History will remember 2016 as a challenging year for America. Be it economic upheavals and civil disorder, or national security and cultural challenges, almost every corner of our society and our democratic way of life was tested. Not surprisingly, a great deal of the chaos we continue to endure has one root cause – a failure as a society to develop leaders with integrity. While our society struggles to re-establish its footing, the American Leadership & Policy Foundation stayed the course with an uncompromising determination to develop leaders who put America’s citizens before themselves. However, this has not been easy. Our foundation, too, has encountered many of the challenges confronting wider society. Notwithstanding, our vision remains fixed on service before self.
Does the decline of the Roman Empire portend America’s? The eighteenth century historian Edward Gibbon once wrote, “The long peace, and the uniform government of the Romans, introduced a slow and secret poison into the vitals of the empire. The minds of men were gradually reduced to the same level, the fire of genius was extinguished, and even the military spirit evaporated. Decline of genius was soon followed by corruption…” Given the present condition of our civil society and the threats we face both within and without, some modern leaders and scholars have drawn relatable parallels between United States and Rome in its final days. But is this the case?
I recently had the privilege of attending a Security and Defense summit in South Carolina hosted by the Citadel. The gathering pulled in members and leaders from every branch of military and government. For many, it was a chance to voice their concerns off the record. Sadly, most panels and discussions demonstrated one disturbing and re-occurrent theme – America is losing.
We are not the only generation of Americans to face overwhelming odds. In 1777, the American Colonial bid for independence teetered on failure. At Valley Forge, Washington’s army dangled by a thread; diplomatic relations between the French and colonists had stalled; and elsewhere, the Continental Army experienced strategic losses including the British occupation of Philadelphia – America’s largest city.
The hope of freedom was fading. Within the Continental Congress, some leaders began resigning the cause to fate. What turned the table on hopelessness?
While Iraq, Afghanistan, Russia and Egypt remain faltering democracies, no nation’s declension is more alarming than Turkey’s – a key Western ally that has enjoyed stability for more than five decades. In 2013, Turkey’s internal struggles made international headlines when hundreds of thousands of citizens gathered in the nation’s largest cities to protest against Erdoğan’s impingements on everything from freedom of the press to freedom of assembly. But the crackdown was not confined to the political realm.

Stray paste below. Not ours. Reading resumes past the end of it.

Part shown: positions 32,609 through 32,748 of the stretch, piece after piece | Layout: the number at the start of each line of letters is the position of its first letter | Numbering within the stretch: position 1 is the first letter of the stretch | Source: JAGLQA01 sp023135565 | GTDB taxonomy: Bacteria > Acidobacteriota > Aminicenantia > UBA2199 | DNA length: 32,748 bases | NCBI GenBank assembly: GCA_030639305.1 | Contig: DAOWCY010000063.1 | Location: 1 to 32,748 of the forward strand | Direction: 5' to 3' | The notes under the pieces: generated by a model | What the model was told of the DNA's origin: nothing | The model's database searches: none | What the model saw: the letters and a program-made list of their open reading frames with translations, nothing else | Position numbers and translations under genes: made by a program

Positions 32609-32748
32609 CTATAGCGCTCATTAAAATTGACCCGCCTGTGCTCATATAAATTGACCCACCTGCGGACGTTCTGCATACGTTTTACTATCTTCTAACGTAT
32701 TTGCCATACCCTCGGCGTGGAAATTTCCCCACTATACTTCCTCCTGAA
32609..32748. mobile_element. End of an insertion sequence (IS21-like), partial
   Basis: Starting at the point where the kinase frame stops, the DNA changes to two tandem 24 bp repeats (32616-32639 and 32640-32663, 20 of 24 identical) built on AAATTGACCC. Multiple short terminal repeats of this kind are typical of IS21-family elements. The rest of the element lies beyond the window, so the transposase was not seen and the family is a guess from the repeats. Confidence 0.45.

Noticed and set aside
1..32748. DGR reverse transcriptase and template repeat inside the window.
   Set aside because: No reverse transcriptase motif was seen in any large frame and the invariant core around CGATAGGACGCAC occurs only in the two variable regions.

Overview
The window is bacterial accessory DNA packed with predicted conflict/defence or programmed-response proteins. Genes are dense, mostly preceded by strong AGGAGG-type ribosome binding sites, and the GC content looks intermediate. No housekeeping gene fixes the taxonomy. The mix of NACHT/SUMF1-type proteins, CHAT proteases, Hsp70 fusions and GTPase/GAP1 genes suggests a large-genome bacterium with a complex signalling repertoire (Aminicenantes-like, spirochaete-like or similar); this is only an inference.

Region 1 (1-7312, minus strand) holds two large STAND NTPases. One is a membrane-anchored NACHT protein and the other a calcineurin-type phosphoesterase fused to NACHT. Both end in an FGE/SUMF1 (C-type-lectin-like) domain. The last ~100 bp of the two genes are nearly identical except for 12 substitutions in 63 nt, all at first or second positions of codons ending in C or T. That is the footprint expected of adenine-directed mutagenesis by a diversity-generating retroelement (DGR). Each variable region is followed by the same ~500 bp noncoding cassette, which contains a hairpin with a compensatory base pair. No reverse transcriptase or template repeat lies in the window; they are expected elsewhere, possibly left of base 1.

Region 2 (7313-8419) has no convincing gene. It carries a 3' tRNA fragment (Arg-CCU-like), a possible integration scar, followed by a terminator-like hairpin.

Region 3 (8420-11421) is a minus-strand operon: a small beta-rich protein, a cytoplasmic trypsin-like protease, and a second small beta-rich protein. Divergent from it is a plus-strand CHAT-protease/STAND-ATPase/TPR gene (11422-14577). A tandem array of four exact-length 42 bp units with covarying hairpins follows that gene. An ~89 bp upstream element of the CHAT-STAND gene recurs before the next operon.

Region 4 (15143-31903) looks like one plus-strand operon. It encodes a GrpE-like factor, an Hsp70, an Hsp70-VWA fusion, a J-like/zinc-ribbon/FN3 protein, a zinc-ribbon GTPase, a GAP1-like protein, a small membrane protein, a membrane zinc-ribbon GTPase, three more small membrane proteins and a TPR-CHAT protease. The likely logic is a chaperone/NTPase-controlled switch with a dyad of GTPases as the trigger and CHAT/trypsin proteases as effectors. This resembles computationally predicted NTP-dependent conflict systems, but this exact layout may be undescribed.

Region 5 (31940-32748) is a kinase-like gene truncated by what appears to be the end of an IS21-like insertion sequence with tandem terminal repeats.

The chairman of the American Leadership and Policy Foundation, David Stuckenberg, is a military pilot who writes about airspace security. Speaking via Skype, he said the present safety systems are inadequate. “We need to understand that we’ve been lucky and as technology increases and as drones proliferate people will increasingly look at these as weapons of opportunity or technologies that can be adapted for ill intent.”
Historically, military powers have endeavored to exploit the advantages afforded by holding the high ground on the battlefield. Beginning in World War I with the introduction of the airplane and the new perspective it offered, the high ground migrated to the air. By the late 20th century, war fighters had greatly advanced the application of airpower. Today, aided by technology, the high ground has shifted to space.
A large variety of jamming devices – illegal to market and sell in the U.S. – are available on the Internet. Their use could lead to interference with the reception of signals from our Space-Based Positioning, Navigation, and Timing (PNT) satellites (GPS). Through frequency interference and manipulation, criminals, terrorists, and hostile powers can deny or scramble information in a manner that will damage communication, transportation and function of most digital technologies in the private and public sectors.
Since 9/11, the United States government has made extensive investments to safeguard citizens, cherished monuments, critical infrastructure and key government installations. Unfortunately, many safeguards are easily bypassed by overflight. On January 26, 2015, a small drone bypassed the fences and radar protecting the White House and crashed unceremoniously onto the south lawn.
Today, most of federal agencies have fortified, barricaded, and closed off to the public – the public they exist to serve. Have you ever tried walking into the Department of Commerce, the Department of Health and Human Services or some other federal agency? Don’t bother… you’ll hardly get a foot through the door. Why? Because government has forgotten it depends on the people for survival. There was once a time when it meant something to be a “U.S. tax payer.”
[With respect to Ebola] …the CDC has downplayed the gravity of the situation to the public while allowing itself to be complacent. Complacency in disease control is indistinguishable from a contribution to its success. Meanwhile, misleading the public and providing contradictory statements is unethical.